Duckinaw City: winds bring big species total

4/11: Startled up a woodcock upon driving in—county bird!

Strong East-Southeast wind throughout the morning, which hovered around freezing. Bitter day, with depressed waterfowl migration probably due to wind and variable ice cover in the straits (at times around 50% as sheets were blown in). A few nice birds, though: another loon, all 14 cormorants from yesterday (once again out near St. Helena), and a single male pintail, all by himself, flying East. Gulls were getting absolutely battered in the air, but were moving throughout, with primarily almost-out-of-control Westward flights for the first three hours, transitioning to dogged Eastward flights by the fifth hour. Cut off counting around 11 to avoid recounts as some early fliers may have been out on fishing/foraging trips from the colony.

Passerines and raptors made limited flight attempts, though five starlings, some unid’ed passerines (likely red-wings), a rough-leg, and a female harrier making the trek across.

Headed out hopeful for an evening count around 4, but while running at the Headlands, a wicked blizzard kicked up, and by the time 5:30 rolled around I was limping the drive home through near-white-out conditions. Snow cleared around 7, but with lots of material still on the road, buffeting winds, and potential for more precip on the way, I decided to call the evening count. Hopefully the roads are clear tomorrow!


Sunrise, McGulpin Point.

4/12: Absolute bumper day! Big winter storm last night left the roads still a mess in the morning, but the wind had cleared much of the ice from around Mcgulpin, and had whipped up some wild seas. Wasn’t sure what to expect given the strength of the wind, but lots of waterfowl were moving! Most numbers weren’t particularly notable, but species diversity was high. Among dabblers/pond ducks, there were 21 mallards, 6 black ducks, 10 pintails, two pairs of wigeon (FOY for the point), a pair of gadwall (FOY), and a single wood duck, all headed due East into the wind. 

Aythya were moving too, with 3 ring-necks (all male), 3 greater scaup (two males), and 3 redheads, plus another 35 that couldn’t be identified to species due to distance or height in the clouds (though most were probably redheads). Goldeneye and mergs were present in the usual numbers, though the goldeneye were moving almost entirely East, so they registered a high count of 24. Buffleheads came through in big numbers as well (also nearly all headed East), with 47 total birds.

Loons and grebes are here, too: a single horned grebe (FOY) was seen feeding just offshore, and a total of 13 loons passed (5 definite commons, 2 probable commons, and 6 possible red-throats, though these were about 4 miles off and impossible to be definitive about).

I’m beginning to suspect that ice cover has a huge effect on bird passage, as on previous days the arrival of large sheets of ice in the straits has seemed to immediately depress migration. This effect appears to be independent of wind speed (aside from the fact that strong windy days can blow more ice into the channel), as birds have been absent on previous strong windy days, but were very present today. Hoping I’ve been keeping track of this variable enough to use it in my final report.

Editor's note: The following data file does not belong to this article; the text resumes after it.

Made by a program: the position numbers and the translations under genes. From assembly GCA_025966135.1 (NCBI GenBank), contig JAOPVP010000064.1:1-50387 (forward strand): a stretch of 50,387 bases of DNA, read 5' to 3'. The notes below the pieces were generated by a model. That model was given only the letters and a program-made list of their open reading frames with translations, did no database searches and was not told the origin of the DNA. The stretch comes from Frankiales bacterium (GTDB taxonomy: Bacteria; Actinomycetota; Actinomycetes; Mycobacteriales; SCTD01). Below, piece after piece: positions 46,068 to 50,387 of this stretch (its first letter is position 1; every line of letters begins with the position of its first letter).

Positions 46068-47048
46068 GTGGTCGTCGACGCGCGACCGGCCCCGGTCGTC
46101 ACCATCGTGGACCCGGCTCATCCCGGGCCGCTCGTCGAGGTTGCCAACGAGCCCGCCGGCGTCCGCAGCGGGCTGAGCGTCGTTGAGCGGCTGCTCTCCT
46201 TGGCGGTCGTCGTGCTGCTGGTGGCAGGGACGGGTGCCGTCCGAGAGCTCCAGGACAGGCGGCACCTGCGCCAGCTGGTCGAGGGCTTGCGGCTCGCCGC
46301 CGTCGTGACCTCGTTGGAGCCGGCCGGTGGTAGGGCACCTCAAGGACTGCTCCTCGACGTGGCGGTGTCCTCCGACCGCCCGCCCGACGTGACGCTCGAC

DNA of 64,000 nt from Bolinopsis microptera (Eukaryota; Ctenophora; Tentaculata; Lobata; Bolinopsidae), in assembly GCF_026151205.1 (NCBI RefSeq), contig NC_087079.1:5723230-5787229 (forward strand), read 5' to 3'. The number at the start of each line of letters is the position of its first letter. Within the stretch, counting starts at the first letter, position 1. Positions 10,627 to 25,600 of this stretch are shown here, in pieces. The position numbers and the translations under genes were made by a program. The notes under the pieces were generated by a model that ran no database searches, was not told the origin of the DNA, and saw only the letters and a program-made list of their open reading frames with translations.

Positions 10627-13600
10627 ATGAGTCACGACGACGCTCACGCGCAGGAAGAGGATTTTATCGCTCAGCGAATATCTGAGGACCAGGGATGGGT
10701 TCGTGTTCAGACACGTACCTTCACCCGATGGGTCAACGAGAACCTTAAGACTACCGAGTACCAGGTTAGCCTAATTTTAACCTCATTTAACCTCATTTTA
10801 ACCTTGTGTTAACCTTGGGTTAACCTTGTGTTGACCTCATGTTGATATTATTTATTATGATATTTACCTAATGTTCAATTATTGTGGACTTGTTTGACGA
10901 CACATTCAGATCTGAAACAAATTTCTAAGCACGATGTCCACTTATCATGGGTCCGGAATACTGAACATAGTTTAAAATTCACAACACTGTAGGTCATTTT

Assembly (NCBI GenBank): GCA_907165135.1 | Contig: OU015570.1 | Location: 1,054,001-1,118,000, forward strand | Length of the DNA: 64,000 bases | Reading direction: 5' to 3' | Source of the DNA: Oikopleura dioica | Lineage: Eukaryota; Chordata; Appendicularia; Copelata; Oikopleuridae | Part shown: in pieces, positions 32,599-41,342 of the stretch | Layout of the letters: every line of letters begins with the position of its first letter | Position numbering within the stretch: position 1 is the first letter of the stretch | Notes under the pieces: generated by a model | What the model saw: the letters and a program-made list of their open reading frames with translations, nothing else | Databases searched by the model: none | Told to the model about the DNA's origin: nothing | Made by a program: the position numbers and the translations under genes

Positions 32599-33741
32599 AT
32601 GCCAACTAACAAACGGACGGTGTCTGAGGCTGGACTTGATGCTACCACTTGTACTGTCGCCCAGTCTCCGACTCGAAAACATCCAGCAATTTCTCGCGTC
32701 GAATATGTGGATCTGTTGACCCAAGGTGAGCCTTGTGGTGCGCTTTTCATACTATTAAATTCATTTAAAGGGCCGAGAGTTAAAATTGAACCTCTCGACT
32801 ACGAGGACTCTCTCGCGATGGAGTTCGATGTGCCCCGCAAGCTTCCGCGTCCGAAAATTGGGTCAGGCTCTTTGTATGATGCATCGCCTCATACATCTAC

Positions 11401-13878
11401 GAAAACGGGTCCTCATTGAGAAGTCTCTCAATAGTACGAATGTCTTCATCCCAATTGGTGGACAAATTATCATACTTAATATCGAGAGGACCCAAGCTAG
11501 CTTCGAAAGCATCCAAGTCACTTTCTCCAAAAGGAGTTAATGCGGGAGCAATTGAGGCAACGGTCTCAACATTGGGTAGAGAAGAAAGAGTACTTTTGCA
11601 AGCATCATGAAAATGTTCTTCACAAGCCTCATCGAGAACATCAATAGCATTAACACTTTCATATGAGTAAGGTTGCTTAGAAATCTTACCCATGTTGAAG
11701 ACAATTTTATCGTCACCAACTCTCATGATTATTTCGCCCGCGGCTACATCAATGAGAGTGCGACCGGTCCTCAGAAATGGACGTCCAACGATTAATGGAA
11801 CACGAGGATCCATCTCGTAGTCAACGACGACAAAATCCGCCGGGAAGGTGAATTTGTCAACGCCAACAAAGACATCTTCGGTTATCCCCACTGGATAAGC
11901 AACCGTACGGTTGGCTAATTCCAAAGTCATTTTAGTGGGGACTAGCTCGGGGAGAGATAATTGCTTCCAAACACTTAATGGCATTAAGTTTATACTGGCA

As further anecdotal evidence for this hypothesis, today a long finger of an ice sheet was reaching out in a Northwesterly direction from the direction of Mackinaw City, and this repeatedly appeared to act as a “funnel,” as birds (especially Aythya sp., dabblers, and buffleheads) would come in from the West about a mile out, and gradually work their way right along the ice edge to pass close to shore. This apparent aversion to ice on the water would certainly make adaptive sense, as flying over a solid surface would make ditching to avoid an eagle attack essentially impossible (have yet to witness a successful eagle kill, but several are on the hunt every day). Curiously, the mergansers seem to be the exception to this rule, perhaps due to their stronger, faster flight. 

In any case, besides waterbirds, it was a quiet morning. A single rough-leg (which looked a lot like the one seen yesterday) was seen headed Southeast, gulls were moving steadily East, and the robins appear to have gotten cold feet, as at least 120 came flying South from the UP to land on McGulpin Point! 

An interesting incident after one flock passed: I heard agitated robin calls from somewhere towards the ice, but only saw a crow investigating a small crevasse between two bergs. The crow began reaching into the space, but hopped out quickly, somewhat ruffled. A robin proceeded to scream out of the crevasse and into the trees—unsure if it was looking for a drink, or perhaps became disoriented after the crossing. Either way, it had enough spirit left to avoid making a meal for a crow!

eBird list:

A very cold moth sp.

The remarkable run of waterfowl diversity continued for the evening count, where the winds had shifted dramatically, and almost all birds were now, accordingly, flying West. 

An early pair of blue-winged teal (FOY) zipped by with a merg just after I arrived, followed by a male pintail, a wood duck pair, a wigeon pair, six redheads (plus 17 probable redheads), a male lesser scaup (FOY), also flying with a lone merg, a couple white-winged scoters, 10 long-tails, and 8 shovelers (FOY for point) right at sunset. Buffleheads and goldeneyes were weirdly absent, but red-breasted mergs picked up the slack, with strong Westward movements. Loons moved too, with 5 commons and two probable commons headed West. 

Limited gull movement, and almost nonexistent passerines. A single great blue heron heading West rounded out the night. 

eBird list:

Total waterbird species on the day: 21

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